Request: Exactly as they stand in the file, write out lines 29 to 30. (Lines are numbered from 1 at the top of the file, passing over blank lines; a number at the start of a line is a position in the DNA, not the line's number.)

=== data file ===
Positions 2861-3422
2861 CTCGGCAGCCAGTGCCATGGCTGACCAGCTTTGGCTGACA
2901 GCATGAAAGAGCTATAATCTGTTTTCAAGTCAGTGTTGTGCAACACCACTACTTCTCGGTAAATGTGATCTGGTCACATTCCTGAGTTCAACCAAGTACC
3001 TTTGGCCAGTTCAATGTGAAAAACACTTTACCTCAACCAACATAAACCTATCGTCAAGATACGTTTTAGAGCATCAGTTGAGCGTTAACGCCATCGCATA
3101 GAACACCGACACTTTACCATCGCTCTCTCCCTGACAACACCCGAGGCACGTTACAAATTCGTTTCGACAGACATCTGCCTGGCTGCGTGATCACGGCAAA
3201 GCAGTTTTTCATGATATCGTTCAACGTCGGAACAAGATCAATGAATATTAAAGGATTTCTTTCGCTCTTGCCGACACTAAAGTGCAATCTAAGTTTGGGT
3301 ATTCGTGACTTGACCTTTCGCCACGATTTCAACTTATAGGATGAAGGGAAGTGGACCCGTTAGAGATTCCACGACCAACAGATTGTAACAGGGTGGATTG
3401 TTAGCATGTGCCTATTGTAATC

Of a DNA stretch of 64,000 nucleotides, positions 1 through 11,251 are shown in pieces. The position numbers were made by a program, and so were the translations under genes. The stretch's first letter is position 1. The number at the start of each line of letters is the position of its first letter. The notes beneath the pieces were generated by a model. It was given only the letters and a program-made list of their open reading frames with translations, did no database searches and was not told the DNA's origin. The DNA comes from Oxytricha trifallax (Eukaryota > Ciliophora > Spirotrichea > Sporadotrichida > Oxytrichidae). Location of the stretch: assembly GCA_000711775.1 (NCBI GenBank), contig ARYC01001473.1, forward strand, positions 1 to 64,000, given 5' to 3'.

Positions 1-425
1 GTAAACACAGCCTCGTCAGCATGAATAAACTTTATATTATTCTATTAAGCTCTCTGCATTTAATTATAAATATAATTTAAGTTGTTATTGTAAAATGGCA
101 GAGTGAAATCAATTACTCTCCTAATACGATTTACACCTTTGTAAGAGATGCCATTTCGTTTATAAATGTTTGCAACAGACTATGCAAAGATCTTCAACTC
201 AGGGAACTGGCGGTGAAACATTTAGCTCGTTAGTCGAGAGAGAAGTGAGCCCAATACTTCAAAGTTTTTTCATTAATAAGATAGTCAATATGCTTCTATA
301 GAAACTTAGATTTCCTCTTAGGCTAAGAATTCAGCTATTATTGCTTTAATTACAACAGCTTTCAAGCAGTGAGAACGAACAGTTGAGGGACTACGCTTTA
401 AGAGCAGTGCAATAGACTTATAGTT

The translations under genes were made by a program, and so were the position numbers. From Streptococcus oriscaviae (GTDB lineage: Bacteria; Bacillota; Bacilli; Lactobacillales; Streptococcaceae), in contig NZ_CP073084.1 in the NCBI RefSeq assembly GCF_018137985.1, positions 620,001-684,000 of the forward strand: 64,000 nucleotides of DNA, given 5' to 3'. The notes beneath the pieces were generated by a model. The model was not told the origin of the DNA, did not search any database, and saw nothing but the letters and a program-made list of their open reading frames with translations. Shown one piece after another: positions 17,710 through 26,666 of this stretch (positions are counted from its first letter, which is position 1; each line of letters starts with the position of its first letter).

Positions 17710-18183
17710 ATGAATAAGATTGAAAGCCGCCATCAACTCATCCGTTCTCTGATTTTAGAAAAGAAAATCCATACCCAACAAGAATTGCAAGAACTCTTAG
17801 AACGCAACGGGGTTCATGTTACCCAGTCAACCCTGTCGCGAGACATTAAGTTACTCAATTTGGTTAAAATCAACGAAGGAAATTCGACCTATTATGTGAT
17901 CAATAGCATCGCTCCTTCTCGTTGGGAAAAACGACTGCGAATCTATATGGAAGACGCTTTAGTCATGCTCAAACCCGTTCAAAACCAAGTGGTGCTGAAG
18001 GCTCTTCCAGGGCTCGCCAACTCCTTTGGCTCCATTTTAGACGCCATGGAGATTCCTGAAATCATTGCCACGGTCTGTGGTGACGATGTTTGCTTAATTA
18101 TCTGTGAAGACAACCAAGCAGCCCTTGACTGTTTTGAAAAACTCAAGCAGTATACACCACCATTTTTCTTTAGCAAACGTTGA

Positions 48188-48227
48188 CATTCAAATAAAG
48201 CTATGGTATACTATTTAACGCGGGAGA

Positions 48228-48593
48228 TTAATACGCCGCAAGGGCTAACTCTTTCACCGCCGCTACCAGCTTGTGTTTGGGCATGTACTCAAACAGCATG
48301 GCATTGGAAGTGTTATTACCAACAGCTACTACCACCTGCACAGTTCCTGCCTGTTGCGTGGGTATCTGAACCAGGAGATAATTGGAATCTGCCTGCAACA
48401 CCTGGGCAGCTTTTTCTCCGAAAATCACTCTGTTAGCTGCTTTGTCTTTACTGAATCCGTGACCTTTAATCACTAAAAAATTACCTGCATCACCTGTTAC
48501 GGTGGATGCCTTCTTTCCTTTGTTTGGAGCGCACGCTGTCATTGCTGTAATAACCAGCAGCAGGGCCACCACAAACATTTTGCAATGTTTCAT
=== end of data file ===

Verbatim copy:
48401 CCTGGGCAGCTTTTTCTCCGAAAATCACTCTGTTAGCTGCTTTGTCTTTACTGAATCCGTGACCTTTAATCACTAAAAAATTACCTGCATCACCTGTTAC
48501 GGTGGATGCCTTCTTTCCTTTGTTTGGAGCGCACGCTGTCATTGCTGTAATAACCAGCAGCAGGGCCACCACAAACATTTTGCAATGTTTCAT